Amazon Web Services Command Line Interface is designed to help you manage all your AWS services through a terminal session on your clients. This enables you to configure several AWS services as well as control and implement a higher level of automation.

 

Amazon Web Services (AWS) offers computing power, a storage database, content delivery and other functionalities that help businesses to upscale and grow. In other words, AWS lets you do several things like running web servers and application servers on the cloud that allow businesses to host dynamic platforms and websites.

 

If you have used AWS for a while and are comfortable with the many clicks that get you through all your existing services, you’ll know that AWS is more than just the default browser console. The AWS CLI helps you unleash greater potential when it comes to managing your AWS environment. It is a unified tool, which makes it really easy to download and configure. You can also control several AWS offerings from the command line and use scripts to automate these offerings.

 

The more you use the AWS CLI, the more you will see its capabilities. This post talks about everything you should know about downloading and installing AWS CLI on 

  • Windows
  • Linux/ MacOS/ Unix
  • Docker

You can also learn how to configure the AWS CLI and leverage its built-in help tools. 

 

How to Download and Install the AWS CLI

If you are new to the AWS CLI or don’t use it on a particular system just yet, start by downloading the program. The configuration and installation method will differ on the basis of your operating system.

 

The AWS CLI For Linux, MacOS and Unix

Prerequisites for downloading:

You need to have Python 2 v2.6.5 or higher. Alternatively, you must have Python 3 v3.3 or higher installed on your system. To check which version you are running, run the following command:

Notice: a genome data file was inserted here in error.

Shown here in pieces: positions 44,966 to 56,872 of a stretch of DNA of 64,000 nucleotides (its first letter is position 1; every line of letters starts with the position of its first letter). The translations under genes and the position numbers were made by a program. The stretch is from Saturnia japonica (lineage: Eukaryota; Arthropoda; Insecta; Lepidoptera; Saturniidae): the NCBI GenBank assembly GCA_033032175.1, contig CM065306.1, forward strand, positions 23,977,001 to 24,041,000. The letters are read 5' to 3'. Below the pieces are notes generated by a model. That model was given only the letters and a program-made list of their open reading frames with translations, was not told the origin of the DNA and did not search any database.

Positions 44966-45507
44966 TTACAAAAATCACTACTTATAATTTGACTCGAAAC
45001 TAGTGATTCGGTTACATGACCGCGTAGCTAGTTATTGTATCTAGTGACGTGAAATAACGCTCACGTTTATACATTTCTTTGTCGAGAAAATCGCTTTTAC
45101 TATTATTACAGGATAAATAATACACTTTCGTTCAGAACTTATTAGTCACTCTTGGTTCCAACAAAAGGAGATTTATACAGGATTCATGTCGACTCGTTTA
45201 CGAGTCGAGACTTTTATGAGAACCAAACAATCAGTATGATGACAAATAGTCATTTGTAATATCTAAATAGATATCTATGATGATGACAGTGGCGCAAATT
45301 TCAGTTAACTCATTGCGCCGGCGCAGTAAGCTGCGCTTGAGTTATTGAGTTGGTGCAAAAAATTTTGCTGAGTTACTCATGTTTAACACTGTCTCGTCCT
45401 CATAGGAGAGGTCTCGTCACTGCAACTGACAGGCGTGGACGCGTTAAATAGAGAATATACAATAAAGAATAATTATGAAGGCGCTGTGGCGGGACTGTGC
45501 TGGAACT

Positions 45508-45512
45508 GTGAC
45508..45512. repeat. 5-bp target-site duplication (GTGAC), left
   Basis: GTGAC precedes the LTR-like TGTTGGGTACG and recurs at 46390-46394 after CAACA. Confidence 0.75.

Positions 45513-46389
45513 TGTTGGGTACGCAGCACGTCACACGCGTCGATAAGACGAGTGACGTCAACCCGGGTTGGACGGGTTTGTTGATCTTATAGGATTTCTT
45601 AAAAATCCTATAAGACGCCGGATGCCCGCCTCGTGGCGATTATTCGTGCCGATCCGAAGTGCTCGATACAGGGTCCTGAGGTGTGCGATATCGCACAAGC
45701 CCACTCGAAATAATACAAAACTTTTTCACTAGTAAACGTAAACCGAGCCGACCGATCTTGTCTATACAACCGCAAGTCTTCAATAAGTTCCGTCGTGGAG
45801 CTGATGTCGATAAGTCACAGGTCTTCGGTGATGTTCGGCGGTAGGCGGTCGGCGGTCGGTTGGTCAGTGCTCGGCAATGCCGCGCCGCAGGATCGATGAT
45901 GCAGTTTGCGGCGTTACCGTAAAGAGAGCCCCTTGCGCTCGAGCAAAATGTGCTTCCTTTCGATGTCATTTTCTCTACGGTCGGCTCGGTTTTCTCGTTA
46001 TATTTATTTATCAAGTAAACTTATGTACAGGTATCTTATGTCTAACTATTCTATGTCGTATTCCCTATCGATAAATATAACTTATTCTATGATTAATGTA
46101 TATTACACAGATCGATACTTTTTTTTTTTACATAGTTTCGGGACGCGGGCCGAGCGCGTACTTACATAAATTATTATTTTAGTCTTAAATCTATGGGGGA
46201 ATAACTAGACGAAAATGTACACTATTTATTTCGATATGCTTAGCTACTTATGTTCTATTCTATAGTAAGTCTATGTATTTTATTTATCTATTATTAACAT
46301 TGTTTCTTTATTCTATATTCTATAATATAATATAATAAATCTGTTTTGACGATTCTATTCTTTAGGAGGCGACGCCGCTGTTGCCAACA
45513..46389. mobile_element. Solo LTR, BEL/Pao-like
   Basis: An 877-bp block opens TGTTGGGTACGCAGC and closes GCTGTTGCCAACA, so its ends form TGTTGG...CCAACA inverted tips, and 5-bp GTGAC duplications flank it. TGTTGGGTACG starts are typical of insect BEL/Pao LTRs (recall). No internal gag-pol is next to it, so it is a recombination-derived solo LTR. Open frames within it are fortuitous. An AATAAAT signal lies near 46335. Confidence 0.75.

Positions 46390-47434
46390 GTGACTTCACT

“ python --version “

 

The installation process:

 

It is highly recommended that you use the installer bundle that AWS provides. This bundled installer comprises everything you will need to complete the installation.

 

Step 1:

Run this command to start the installation process:

curl “https://s3.amazonaws.com/aws-cli/awscli-bundle.zip” -o “awscli-bundle.zip”

 

Step 2:

Unzip the package you just downloaded using the following command:

unzip awscli-bundle.zip

 

Step 3:

Once you unzip the package, you simply have to run the installation. You can do so using this command:

sudo ./awscli-bundle/install -i /usr/local/aws -b /usr/local/bin/aws 

 

The -b option is used to enable all the users of your system to run the AWS CLI from any directory. This means you won’t have to detail out the install directory in your $PATH variable. 

 

AWS CLI For Windows

Prerequisites for downloading:

Your system must have Windows XP or any version later than that.

 

The installation process:

You can choose from 3 MSI installers for your Windows system.

  • 64-bit versiom
  • 32-bit version
  • CLI Setup file. This file automatically detects the system that you choose to run the CLI on and installs the most suitable one out of the 64-bit and 32-bit versions.

Step 1: 

Select the version option needed for downloading the MSI.

 

Step 2:

Run the MSI installer that you downloaded or the Setup file for CLI

 

Step 3:

Follow the instructions that pop up. After it is complete, your program files get stored on your system as demonstrated below:

 

64-bit version

C:\Program Files\Amazon\AWSCLI

 

32-bit version

C:\Program Files(x86)\Amazon\AWSCLI

 

To confirm and complete the installation, use this command in the prompt

aws --version

 

AWS CLI For Docker

Prerequisites for downloading:

For this, you need to have Docker, a set of Platform as a Service products installed on your system. Check which version of Docker you have installed on your system, run this command and ensure you get an output.